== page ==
In life, the moment you want a thing and the moment you get it are often different.

If I had bought her that thing, what next? Should she have it right then, as inevitably she would. This is just kicking the ‘delayed gratification’ can down the road. And in juxtaposition with the notion of immediate positive reinforcements, her want wasn’t connected to a prior goal or reward plan. So no, I don’t just buy things because my kids want them, even when I can. It’s not just the principle that matters, my choices (a.k.a. commits to their codebase) have an immediate impact. The manner in which I roll those decisions out matters as much as the very moment of desire in their hearts.

So what will I do with this new hypothesis? As with all hypotheses, I will test it. On the morning of the Big Day, after all the things are unwrapped and people chill the fark back down and people have 2nd coffees and there’s bandwidth for sharing that learning, I will say to her:

“Love, I too seek the desires of your heart and will always support you in them. In life, the moment you want a thing and the moment you get it are often different times. Remember this thing, what you wanted weeks ago? Well I remembered and it’s been waiting for you the whole time. But there’s a time and a place, which is today! Trust in me, one who has gone before, that I can help you learn to deal with the waiting time between when you desire something and when you achieve it. Remember that my love for you is something you don’t always know how to see, but never doubt that it will always be there.”

AllDayDevOps 2018: Progressive Testing to Meet the Performance Imperative

Mostly as an appendix for references and readings, but whenever I can I like to have a self-hosted post to link everything back to about a particular presentation.

My slides for the presy: https://docs.google.com/presentation/d/1OpniWRDgdbXSTqSs8g4ofXwRpE78RPjLmTkJX03o0Gg/edit?usp=sharing

Video stream: https://www.youtube.com/watch?v=DexfpnbBFn8

A few thoughts from my journal today (spelling and grammar checks off):

Will update as the conversation unfolds.

 

Adhocathon: Selenium Conf Chicago 2018 – Rstats in Grid

The goal of this time-boxed, scoped hackathon is to visualize the health and activities of a Selenium Grid instance by contributing the code necessary to report key metrics via Statsd. This supports observability and operational reliability requirements of continuous testing “at scale”.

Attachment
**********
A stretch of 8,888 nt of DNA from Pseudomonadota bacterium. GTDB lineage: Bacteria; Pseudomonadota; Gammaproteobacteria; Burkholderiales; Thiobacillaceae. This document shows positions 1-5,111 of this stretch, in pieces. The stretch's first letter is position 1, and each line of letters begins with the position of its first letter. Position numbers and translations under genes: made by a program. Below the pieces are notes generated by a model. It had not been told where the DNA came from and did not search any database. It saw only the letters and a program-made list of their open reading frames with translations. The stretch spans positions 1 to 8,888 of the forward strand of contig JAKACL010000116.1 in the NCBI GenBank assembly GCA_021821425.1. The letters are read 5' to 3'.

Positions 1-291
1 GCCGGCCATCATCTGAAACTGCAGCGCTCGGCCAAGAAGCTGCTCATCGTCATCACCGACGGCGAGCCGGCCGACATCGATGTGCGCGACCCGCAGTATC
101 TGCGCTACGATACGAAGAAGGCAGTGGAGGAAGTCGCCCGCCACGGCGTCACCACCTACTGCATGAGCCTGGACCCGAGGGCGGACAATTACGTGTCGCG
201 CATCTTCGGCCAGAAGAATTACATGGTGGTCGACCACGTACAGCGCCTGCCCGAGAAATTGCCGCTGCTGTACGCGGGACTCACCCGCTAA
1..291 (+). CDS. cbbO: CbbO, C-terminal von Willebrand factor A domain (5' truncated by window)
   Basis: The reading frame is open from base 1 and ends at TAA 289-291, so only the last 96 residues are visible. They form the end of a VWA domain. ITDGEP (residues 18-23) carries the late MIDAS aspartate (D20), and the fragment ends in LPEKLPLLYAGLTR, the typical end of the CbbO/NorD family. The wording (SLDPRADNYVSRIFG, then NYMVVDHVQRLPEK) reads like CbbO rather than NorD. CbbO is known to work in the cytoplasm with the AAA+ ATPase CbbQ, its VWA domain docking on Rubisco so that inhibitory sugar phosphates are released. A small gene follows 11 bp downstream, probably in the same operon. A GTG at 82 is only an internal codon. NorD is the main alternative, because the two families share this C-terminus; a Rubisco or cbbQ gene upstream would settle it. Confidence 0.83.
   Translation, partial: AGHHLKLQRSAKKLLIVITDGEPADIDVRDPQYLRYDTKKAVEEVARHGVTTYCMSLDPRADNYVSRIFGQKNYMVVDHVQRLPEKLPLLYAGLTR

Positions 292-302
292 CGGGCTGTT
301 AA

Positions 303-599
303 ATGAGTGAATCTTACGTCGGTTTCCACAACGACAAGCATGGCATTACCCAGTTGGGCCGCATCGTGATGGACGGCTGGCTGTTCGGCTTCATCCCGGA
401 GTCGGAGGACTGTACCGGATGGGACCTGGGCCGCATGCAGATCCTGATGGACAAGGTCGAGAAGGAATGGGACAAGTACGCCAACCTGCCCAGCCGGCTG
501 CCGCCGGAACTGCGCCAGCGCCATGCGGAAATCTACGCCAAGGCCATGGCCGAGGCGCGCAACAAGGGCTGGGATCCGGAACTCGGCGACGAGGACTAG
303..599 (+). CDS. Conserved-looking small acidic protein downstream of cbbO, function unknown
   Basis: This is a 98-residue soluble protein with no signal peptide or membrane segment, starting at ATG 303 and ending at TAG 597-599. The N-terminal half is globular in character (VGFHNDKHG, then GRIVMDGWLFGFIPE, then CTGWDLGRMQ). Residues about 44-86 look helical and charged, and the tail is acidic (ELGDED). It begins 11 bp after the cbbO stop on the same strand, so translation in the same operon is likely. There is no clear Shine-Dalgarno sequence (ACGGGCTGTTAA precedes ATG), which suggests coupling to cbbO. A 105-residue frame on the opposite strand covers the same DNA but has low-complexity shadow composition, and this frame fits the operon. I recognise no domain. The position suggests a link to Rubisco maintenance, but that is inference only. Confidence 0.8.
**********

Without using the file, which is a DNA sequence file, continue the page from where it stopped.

Date/time: Thu Oct 18th, 6-8pm in the LaSalle room

Sign up here: https://goo.gl/forms/SztY8j7j83RZQEkJ2

Why Selenium Grid and Statsd?

Out of the box, visibility into how Selenium Grid is working/performing can be…limiting. This is a problem, because when a test fails (maybe multiple times), how can you quickly know where the issue originated (app, test, environment, data) if all of these things are not easily observable?

…and because lots of people use both of these technologies, or at least should, and they are both premised on separation of concerns at architecturally significant points, such as test-vs-environment and business-logic-vs-logging. Also, this is a stated potential area of focus for improvement by a few of the Selenium core contributors, and because the Statsd protocol has extremely wide-spread support in the industry.

Why So Last Minute at the Conference?

A few weeks ago while helping to organize DevOps Days Boston, I had a mental breakthrough about why testing gets talked about very little in organic DevOps communities: much of automated functional and non-functional testing doesn’t speak the same lingo as development and operations.

One of the core DoD organizers, Laura Stone, had just published a set of training videos on Statsd which I was impressed with, learned something from, and it struck home that we don’t have telemetry for Selenium Grid, a focus of my recent pet project during the day.

Many large organizations I work with use WebDriver extensively, and in order to fit something as critical as functional testing into a DevOps-minded delivery pipeline, software components and services must be operationally visible. The health of supportive dependencies, as they contribute affinities and deficiencies, are often as important as the health of primary deliverables.